Any outdoorsman or woman who misses out on searching and gathering morel mushroom fungi this spring is missing a real outdoors treat.
Even those of us who are allergic to morels shouldn’t shy away. There are always folks to feed, places to sell the morsels, or tricks to play with a motherlode sometimes found under special elms, apples, oaks and aspens.
Twice I found a deer antler while searching. Numerous times a turkey nest appeared; even saw a few morels growing inches away from the eggs. Talk about an omelet idea in the making.
Turkey hunters who are tired or wet from sitting in the rain can get energized by hiking through the forest and filling their game bag with mushrooms.
Morels make great surprise gifts, too. I recall the student who mentioned that his mother wanted to go morel hunting with her son and that was the only gift she wanted on Mother’s Day. No flowers, no cards, no candy, just a chance to find morels with her son.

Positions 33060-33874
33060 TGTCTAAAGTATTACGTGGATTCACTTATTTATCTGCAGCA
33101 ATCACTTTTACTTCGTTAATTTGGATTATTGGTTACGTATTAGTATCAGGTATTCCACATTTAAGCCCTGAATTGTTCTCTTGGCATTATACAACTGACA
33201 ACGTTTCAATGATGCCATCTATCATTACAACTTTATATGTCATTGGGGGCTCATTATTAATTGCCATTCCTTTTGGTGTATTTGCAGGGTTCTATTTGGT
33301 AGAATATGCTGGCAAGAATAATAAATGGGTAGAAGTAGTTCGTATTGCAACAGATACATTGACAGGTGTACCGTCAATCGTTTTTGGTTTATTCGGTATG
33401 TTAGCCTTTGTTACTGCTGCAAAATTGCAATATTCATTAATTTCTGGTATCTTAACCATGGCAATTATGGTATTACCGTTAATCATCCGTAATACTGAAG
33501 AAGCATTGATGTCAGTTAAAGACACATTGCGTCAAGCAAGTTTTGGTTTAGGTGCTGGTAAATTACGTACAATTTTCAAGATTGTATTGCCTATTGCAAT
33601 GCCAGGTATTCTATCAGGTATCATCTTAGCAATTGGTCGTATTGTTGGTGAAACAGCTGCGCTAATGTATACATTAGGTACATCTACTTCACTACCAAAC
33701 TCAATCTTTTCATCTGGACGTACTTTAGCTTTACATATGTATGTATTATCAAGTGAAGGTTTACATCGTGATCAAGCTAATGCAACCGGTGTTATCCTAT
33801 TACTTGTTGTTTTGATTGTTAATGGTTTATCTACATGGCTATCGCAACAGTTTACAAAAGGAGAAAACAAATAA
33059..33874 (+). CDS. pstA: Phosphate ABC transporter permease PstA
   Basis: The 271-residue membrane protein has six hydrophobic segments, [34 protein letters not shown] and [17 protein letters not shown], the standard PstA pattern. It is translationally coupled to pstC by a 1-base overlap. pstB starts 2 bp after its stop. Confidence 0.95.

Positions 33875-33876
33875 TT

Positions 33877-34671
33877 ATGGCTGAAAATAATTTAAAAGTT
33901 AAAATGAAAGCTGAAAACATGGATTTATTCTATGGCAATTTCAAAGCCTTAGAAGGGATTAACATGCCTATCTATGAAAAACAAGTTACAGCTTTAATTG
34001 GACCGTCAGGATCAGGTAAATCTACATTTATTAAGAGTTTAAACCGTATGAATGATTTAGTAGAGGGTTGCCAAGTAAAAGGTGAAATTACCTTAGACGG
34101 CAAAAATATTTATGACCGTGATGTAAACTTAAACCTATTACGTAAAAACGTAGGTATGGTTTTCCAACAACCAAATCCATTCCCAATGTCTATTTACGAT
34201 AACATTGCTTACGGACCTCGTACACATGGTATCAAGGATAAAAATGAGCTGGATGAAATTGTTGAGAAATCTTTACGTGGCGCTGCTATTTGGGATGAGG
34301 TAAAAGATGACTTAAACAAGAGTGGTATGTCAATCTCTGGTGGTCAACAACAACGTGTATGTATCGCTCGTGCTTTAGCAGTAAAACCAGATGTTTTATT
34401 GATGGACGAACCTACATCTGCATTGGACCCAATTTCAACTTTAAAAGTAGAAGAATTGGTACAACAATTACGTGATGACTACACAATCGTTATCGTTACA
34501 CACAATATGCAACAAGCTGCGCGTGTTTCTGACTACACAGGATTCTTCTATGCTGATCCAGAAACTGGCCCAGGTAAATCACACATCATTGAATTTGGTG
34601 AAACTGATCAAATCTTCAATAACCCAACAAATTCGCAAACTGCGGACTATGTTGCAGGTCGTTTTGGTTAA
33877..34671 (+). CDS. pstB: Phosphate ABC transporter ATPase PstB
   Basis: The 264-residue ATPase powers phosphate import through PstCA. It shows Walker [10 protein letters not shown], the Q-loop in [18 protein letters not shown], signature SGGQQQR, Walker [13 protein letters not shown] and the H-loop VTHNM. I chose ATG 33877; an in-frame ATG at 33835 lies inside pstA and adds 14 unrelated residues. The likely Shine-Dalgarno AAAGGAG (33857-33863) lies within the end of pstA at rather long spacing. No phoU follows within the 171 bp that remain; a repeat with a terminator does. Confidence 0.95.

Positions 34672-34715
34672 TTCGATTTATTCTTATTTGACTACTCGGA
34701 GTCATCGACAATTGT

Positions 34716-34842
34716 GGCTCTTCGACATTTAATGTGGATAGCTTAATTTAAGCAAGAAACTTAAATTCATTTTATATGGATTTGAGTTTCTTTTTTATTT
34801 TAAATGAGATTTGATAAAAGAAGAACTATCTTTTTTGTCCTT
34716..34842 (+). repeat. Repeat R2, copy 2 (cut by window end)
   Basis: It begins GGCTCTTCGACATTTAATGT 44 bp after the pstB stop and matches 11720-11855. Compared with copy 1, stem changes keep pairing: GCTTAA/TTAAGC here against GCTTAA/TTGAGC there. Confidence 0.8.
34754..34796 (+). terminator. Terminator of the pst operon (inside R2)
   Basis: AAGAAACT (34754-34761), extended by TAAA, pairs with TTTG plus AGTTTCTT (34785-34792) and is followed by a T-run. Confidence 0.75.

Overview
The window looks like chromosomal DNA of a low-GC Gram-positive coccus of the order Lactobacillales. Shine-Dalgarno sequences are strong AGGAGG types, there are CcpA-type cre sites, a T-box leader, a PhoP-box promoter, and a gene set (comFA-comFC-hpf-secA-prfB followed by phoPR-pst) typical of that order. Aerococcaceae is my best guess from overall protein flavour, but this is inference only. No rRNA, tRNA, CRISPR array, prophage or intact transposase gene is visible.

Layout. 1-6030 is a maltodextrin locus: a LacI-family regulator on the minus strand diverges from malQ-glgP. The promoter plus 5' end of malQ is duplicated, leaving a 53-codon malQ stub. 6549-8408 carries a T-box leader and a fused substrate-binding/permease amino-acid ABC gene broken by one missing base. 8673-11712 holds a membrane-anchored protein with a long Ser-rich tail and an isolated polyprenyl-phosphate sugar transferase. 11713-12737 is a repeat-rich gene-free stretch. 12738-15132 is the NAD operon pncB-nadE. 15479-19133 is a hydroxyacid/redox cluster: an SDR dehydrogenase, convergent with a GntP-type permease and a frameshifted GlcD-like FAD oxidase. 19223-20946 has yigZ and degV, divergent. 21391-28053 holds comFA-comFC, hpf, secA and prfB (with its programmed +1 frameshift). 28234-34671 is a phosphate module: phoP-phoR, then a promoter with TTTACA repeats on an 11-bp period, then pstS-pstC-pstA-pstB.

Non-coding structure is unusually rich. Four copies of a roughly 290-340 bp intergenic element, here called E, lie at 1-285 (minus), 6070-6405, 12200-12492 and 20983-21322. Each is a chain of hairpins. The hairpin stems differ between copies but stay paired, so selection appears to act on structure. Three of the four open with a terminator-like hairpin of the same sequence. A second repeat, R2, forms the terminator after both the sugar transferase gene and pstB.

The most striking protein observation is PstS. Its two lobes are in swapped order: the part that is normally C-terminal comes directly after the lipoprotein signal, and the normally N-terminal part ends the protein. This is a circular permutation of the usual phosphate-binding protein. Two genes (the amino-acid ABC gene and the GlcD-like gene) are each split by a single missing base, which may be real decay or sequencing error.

I’ve heard similar stories about watercress and trout. She may appreciate them as a gift, too.
When the catch-and-keep trout season opened I encountered a woman getting ready to fish among the men. She had tears in her eyes when she told me of using her daughter’s pole for the first time. Her ex-husband gave the mom the pole Jessica had never been able to use before she fell and died while on a hiking expedition in Alaska, where she worked as a marine biologist.
Outdoors adventures, even the short, inexpensive ones can provide special memories for moms, dads, friends and folks we just met.